By Yanet Mengistie
The term adultification has been used in academic settings to explain what is occuring to Black children in schools. While many believe school is a place of safety and learning, for Black children this can prove to be the opposite. Adultification explains that Black children are not permitted to make any of the mistakes other non-Black children are allowed to make, and are robbed of any sense of childhood innocence. Among Black girls and Black boys, adultification displays itself differently. In both cases, adultification has damaging long-term consequences.
What is adultification?
Adultification is the practice of treating children, especially children of Afro-Caribbean or Indigenous descent as one would treat an adult or more mature individual. This is a form of prejudice in which Black children are treated differently from non-Black children. Teachers and school faculty view Black children as less “innocent and more adult-like.” Adultification results in Black children being treated as if their actions are intentionally malicious or spiteful, as opposed to them simply making mistakes due to their age. Black children are treated as if they have the minds of adults. For example, if a Black child misplaces an item or toy, it is deemed as purposefully hidden. Losing track of the time during recess break and coming in late is perceived as intentionally wasting the teacher’s time. Asking multiple questions is seen as deliberately taking up class time. The underlying occurrence here is that Black children are having their actions viewed as nefarious as opposed to a result of them simply being children.
With Black boys, adultification results in greater punishments severely compared to non-Black boys. In the United States, the over-representation of Black youth in juvenile facilities is alarming. The Sentencing Project, a non-profit organization that advocates for “effective and humane responses to crime” revealed that “Black youth are more than four times as likely to be detained or committed in juvenile facilities as their white peers.” Adultification causes Black boys to be treated as inherently malicious which translates to them facing harsher penalties and pushed into institutions that punish them, such as juvenile detention centres.
Adultification in Toronto
In Toronto, the adultification of Black boys is represented through the high numbers of expulsions. This began when Minister of Education Janet Ecker created the Code of Conduct and set a zero-tolerance policy of what it deemed as inappropriate behaviour, making expulsions and suspensions mandatory for violations of the code. This policy promotes racism as it leaves room for educators or school officials to decide when a student is breaking the rules. This decision is influenced by the adultification bias of the school official. If the official views the child or youth as more “adult”, the official can deem the student as a threat and will be more likely to expel or suspend the student. The Ontario Human Rights Commission (OHRC) found that these zero-tolerance policies have a “disproportionate impact on racial minority students,” finding that Black boys represent a large number of expulsion hearings.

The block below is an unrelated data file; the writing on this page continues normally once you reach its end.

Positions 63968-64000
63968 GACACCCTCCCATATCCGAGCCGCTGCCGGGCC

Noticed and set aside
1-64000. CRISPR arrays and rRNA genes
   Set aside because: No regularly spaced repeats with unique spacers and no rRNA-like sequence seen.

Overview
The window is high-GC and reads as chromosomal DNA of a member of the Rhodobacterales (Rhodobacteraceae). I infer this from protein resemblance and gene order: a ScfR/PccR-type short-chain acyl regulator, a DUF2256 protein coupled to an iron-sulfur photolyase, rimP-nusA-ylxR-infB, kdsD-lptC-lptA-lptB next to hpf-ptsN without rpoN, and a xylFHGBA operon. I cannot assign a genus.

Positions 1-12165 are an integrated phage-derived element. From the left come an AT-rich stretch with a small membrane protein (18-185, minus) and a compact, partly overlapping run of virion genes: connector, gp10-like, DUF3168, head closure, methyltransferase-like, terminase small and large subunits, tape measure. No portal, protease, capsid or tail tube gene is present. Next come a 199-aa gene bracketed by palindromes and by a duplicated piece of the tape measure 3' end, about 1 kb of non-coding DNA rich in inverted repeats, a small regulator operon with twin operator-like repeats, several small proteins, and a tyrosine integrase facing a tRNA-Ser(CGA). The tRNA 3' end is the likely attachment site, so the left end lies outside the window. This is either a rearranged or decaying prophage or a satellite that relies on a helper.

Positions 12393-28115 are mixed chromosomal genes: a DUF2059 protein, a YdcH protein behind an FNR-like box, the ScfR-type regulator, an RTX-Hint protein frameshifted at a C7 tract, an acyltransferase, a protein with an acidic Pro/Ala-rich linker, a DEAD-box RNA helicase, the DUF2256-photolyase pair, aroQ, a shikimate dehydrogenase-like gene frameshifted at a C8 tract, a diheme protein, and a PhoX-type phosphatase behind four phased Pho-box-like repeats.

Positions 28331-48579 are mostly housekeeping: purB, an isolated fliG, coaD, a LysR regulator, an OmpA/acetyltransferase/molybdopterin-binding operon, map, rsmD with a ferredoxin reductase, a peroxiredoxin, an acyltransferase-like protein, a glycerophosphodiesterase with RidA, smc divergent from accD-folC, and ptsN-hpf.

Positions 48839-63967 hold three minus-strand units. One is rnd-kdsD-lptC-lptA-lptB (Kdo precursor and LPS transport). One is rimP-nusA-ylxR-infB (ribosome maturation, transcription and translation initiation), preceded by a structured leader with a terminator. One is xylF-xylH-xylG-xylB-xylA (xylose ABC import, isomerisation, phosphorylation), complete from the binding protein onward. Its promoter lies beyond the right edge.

One of the main outcomes of adultification is that Black boys are viewed as dangerous due to school officials misconstruing their actions as malicious due to their race.
School to prison pipeline
Students who are expelled from school are more likely to drop out of school entirely and as a result, will spend the time they should be in school becoming entangled in criminal activity. This can increase unfavorable contact with police and lead to imprisonment. So, despite adultification occurring within a school setting, its impacts extend outside of schools. Having a criminal record interferes with one’s ability to become employed, as many employers will not hire anyone with a criminal record. As a result, adultification can lead to Black men struggling with finding jobs as they get older, so they are systematically punished multiple times for mistakes they made as a child or youth. The long-term livelihood of Black men is directly affected by how they were treated in schools.
Toronto’s Africentric Alternative School
Toronto’s Africentric Alternative School aims to put an end to adultification for students in kindergarten to grade eight. The school still uses traditional assessments such as the EQAO (Education Quality and Accountability Office) and overall emphasizes wanting “high levels of academic achievement” for its students. The difference is, the school focuses on building a positive sense of Black identity through applying Nguzo Saba principles, a few of which are:
To define ourselves, name ourselves, create for ourselves and speak for ourselves.
Ujima (Collective Work and Responsibility)
To build and maintain our community together, and make our brother’s and sister’s problems our problems to solve them together.
To strive for and maintain unity in the family, community, nation and race.
Practices like these aid in undoing adultification as they do not focus on undermining the success of Black students or making racist assumptions. Instead, the school pushes students to be their best academically in a supportive environment.
Ending adultification starts with acknowledging its existence and how it impacts Black children. Although many studies have been conducted and authorities such as the OHRC have declared the disparities between Black and non-Black students, there is still more work to be done. Optimistically, this research can be used to influence policies and stakeholders to take the right steps to create positive change in the lives of Black children by creating an equitable system for Black children.